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Spending time on the slopes

Carolina’s ski and snowboard team members teach fellow students to represent the University at competitions up and down the East Coast.

Several members of the team on wearing snowboards standing on a snowy slope
The team competed at their first competition of the season at Sugar Mountain Resort. (Image courtesy of the club ski and snowboard team)

On any given Saturday in the winter, you can see a group of skiers and snowboarders in Carolina blue racing down slopes, weaving through slaloms and grinding on rails in the Appalachian Mountains.

Carolina’s club ski and snowboard team is a group of beginner to expert-level skiers and snowboarders who travel regionally to compete against other schools through March. The group, which emphasizes competition and skill-building, has competitors who have been skiing their entire lives and others who joined the team to learn how to ski or snowboard.

“I began skiing when I was around 2 in the Swiss Alps,” says Keana Oldham, a mathematics and environmental science major and club president. “My dad is from there, so he put me on skis as soon as I was old enough to stand up and taught me. I grew up in California and went skiing consistently.”

Andrew Tilley, a communications major and the club’s vice president, on the other hand, grew up water skiing and began snowboarding during his time at Carolina.

“I always did water sports like water skiing and wakeboarding as a kid, but in the last few years, I’ve gotten more seriously into snowboarding and have gotten to the competition level,” Tilley says.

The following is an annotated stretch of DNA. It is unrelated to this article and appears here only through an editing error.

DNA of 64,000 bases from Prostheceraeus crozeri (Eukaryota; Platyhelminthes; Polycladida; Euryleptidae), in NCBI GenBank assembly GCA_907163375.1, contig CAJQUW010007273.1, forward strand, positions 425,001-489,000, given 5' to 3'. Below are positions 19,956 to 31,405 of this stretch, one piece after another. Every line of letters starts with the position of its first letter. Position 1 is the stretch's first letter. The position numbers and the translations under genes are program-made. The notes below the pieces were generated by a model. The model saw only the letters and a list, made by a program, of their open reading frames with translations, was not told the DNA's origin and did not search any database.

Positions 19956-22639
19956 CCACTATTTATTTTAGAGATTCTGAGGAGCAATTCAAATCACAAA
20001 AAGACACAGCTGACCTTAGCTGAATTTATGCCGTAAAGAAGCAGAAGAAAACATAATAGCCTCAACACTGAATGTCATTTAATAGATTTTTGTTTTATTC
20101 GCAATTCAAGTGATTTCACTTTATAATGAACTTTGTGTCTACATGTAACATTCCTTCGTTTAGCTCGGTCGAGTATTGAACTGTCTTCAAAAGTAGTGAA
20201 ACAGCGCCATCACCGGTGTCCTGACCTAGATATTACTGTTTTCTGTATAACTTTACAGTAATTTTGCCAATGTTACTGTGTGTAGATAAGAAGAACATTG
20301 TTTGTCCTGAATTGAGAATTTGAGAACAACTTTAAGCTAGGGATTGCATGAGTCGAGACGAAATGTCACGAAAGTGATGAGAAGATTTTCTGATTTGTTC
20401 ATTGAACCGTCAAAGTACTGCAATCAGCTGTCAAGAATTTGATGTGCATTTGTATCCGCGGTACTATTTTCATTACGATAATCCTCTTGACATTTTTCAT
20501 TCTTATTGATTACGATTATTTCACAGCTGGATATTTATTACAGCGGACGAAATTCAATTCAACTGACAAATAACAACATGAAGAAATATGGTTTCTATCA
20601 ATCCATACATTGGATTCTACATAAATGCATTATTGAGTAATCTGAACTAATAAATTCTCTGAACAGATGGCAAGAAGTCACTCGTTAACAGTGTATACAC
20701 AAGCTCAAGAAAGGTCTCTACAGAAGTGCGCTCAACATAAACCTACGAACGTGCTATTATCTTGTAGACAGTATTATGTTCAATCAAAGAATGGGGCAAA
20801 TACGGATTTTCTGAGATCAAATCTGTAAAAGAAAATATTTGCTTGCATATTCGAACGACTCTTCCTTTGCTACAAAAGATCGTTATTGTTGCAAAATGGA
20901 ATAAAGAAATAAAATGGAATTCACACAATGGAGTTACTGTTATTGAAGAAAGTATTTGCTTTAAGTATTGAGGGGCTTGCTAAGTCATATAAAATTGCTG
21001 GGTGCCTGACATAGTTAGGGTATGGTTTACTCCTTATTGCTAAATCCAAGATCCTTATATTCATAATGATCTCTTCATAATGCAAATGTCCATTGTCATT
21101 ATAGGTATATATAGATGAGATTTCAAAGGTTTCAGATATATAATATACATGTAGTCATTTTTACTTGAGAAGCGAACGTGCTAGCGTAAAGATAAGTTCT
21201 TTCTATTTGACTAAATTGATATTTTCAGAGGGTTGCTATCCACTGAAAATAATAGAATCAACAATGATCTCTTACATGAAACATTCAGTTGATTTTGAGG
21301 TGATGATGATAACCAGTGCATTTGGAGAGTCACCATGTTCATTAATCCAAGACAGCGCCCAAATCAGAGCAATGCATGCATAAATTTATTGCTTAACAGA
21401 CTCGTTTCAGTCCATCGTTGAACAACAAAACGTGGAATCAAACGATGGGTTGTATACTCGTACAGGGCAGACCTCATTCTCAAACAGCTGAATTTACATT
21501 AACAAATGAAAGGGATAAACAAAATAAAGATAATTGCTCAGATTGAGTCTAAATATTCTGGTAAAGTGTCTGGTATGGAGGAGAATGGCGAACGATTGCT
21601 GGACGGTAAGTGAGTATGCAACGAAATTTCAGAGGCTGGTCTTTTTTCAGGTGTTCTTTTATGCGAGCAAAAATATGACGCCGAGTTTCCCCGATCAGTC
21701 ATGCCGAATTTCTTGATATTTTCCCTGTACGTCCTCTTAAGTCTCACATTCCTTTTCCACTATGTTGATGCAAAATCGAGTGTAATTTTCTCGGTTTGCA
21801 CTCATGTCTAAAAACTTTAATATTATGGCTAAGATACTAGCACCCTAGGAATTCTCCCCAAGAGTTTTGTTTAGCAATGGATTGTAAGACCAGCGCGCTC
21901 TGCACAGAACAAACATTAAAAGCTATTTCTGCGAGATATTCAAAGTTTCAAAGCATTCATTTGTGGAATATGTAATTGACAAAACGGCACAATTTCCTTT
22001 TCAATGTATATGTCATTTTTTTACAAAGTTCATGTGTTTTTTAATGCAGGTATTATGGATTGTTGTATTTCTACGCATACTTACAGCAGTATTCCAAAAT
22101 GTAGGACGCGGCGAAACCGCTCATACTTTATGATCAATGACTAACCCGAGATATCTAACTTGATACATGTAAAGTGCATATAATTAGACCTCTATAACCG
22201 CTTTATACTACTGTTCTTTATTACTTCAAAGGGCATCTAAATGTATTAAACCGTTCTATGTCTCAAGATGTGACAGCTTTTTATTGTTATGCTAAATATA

The team has more than 150 members, and 30-40 typically travel to each competition. This allows all members of the group who want to compete to enter competitions that match their skill level. While team members wait for their race time, they use the time on the slopes as practice time.

“We’re very big on trying to recruit people of all skill levels,” Oldham says. “We take people on trips that have never been down a mountain before. We had somebody race this past weekend, and it was only their second time ever skiing.”

At competitions, the students compete in the slalom, a race downhill between a tight range of flags, the terrain park, where snowboarders use the terrain to jump and perform tricks, and the rail jam, where snowboarders use ramps and rails to flip.

“We’ve found that experience is the best teacher when it comes to learning how to compete,” Oldham says. “We take people who have never been on a slope before, and they’ll place in competitions by the end of the season. Our goal is to build skills, but also a community on campus.”

The team also builds community off-slope through fundraisers, team dinners and community service during the off-season. And even when there isn’t snow on the mountains, the Tar Heels keep honing their skills with turfed ramps and rails that they use to teach new members how to stand, steer and jump in skis or boards.

“It’s important to us to perform well at competitions and represent the University, but it’s really about camaraderie and spending time together,” says Tilley.